Reduced PBS restrictions recommended for blood cancer therapies
PBS prescribing restrictions should be eased for some blood cancer therapies, according to the latest recommendations from the Pharmaceutical Benefit Advisory Committee (PBAC).
At its November 2020 meeting the PBAC recommended decreasing the PBS restriction level for nilotinib and dasatinib to Authority Required (Telephone) for initial treatment of chronic myeloid leukaemia (CML), and to Authority Required (STREAMLINED) for first and subsequent continuing treatment. However it did not recommend an amendment to the PBS restriction level for ponatinib.
For treatment of refractory follicular B-cell non-Hodgkin’s lymphoma the PBAC recommended an amendment to the PBS restriction level for idelalisib to Authority Required (Telephone) for the initial treatment phase, and Authority Required (STREAMLINED) for the continuing treatment phase.
A recommendation to reduce the PBS restriction level for azacitidine was made for patients with acute myeloid leukaemia (AML). However, The PBAC did not recommended an amendment to the PBS restriction level for midostaurin.
Other applications for amendments to PBS restrictions were not recommended by the PBAC. These included:
- Systemic anaplastic large cell lymphoma (brentuximab vedotin)
- Multiple myeloma (lenalidomide and pomalidomide)
- Acute lymphoblastic leukaemia (blinatumomab, dasatinib, inotuzumab ozogamicin, ponatinib).
Severe haemophilia A study investigates bleeding and quality of life
Additional haemostatic options for severe haemophilia A are needed because patients have breakthrough spontaneous and joint bleeding and impaired physical functioning despite high adherence with exogenous Factor VIII (FVIII), researchers say. Findings were presented at the Virtual Congress of the European Association for Haemophilia and Allied Disorders (3‐5 February 2021) from a multinational study involving 294 patients with severe HA (FVIII ≤ 1 IU/dL) receiving prophylactic FVIII who were followed for up to 52 weeks. Quality of Life score were low for physical functioning, treatment concern and consequences of bleeding. Arthralgia and haemophilic arthropathy were reported by 5.8% and 2.0% of participants, respectively. Serious adverse events were reported by 4.8% participants, including haemophilic arthropathy; haematuria; haematoma; and haemorrhoidal, oesophageal, and muscle haemorrhage.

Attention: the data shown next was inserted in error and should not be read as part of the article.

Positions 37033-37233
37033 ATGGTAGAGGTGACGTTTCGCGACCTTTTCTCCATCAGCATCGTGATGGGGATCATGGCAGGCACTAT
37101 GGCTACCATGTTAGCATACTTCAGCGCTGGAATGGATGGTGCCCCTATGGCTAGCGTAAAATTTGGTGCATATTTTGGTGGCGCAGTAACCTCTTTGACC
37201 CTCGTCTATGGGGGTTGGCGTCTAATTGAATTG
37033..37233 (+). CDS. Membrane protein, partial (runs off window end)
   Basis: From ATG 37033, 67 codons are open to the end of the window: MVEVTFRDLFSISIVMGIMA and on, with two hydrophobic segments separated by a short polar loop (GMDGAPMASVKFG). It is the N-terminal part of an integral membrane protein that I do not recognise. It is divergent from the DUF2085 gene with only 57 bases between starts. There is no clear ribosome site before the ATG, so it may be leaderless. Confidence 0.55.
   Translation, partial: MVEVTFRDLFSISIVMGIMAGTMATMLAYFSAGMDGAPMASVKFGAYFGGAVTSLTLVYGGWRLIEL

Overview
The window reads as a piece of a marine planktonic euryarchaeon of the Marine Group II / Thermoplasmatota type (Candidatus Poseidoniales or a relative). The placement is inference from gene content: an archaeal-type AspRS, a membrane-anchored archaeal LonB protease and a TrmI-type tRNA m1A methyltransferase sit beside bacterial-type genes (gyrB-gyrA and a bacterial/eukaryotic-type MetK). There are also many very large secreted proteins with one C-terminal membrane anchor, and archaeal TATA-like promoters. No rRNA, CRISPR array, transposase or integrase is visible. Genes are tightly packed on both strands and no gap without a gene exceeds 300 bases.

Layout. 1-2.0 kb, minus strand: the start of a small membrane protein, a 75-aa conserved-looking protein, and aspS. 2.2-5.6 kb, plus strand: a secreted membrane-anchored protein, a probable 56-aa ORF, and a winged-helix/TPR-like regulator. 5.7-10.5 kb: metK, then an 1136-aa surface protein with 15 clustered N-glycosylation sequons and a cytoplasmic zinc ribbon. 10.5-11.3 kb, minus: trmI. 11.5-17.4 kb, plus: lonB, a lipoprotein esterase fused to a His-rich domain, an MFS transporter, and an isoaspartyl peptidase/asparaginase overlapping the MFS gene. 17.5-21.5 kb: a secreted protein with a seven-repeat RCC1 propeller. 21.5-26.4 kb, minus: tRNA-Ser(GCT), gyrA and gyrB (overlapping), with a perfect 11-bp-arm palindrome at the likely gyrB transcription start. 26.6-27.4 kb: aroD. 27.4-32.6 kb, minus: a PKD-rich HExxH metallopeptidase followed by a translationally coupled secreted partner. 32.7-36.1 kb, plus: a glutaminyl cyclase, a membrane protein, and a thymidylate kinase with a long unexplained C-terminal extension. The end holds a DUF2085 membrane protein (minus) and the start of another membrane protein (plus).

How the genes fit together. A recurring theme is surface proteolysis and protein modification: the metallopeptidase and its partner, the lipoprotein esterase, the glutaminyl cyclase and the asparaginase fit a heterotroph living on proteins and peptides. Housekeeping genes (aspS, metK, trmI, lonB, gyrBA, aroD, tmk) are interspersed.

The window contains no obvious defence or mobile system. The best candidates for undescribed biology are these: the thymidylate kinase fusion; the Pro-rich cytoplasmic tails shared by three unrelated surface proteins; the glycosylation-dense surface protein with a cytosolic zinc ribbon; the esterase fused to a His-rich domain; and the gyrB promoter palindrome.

Simple urine dipstick can detect DOACs in emergency settings
An easy-to-use point-of-care test is now being recommended for detecting direct oral anticoagulants (DOACs) in urine, according to a briefing from the UK’s National Institute for Health and Care Excellence (NICE). The DOASENSE DOAC Dipstick is a non-invasive method of detecting DOACs, as opposed to standard laboratory tests that involve collection of a blood sample. The NICE guideline advises using the dipstick in place of those laboratory tests in emergency settings, or before elective surgery for people taking DOACs. Each dipstick test strip contains four test pads to detect direct oral thrombin inhibitors, direct oral factor Xa inhibitors, a validation pad to assess urine colour and help exclude abnormal urine that may affect results, and a validation pad to detect creatinine to exclude impaired renal function. The test offers results in about 10 minutes, which NICE said may lead to more timely medical treatment decisions.
“This could include administering a reversal agent for thrombin or factor Xa inhibitors, or directing a person to surgery,” the brief states.
According to experts who participated in the briefing, the dipstick test is simple to administer and can be done by healthcare assistants or nursing staff. The advice is based on three published studies – though only one multi-centre, prospective trial – including a total of more than 1,000 people taking DOACs. The prospective study, which was led by the founder of DOASENSE, found the dipstick test was noninferior to liquid chromatography-tandem mass spectrometry in detecting factor Xa inhibitors, and superior to that method in detecting thrombin inhibitors. In commenting for the NICE brief, one expert noted that more patients could have access to testing with the dipstick test, while laboratory-based DOAC testing has limited availability in most hospitals.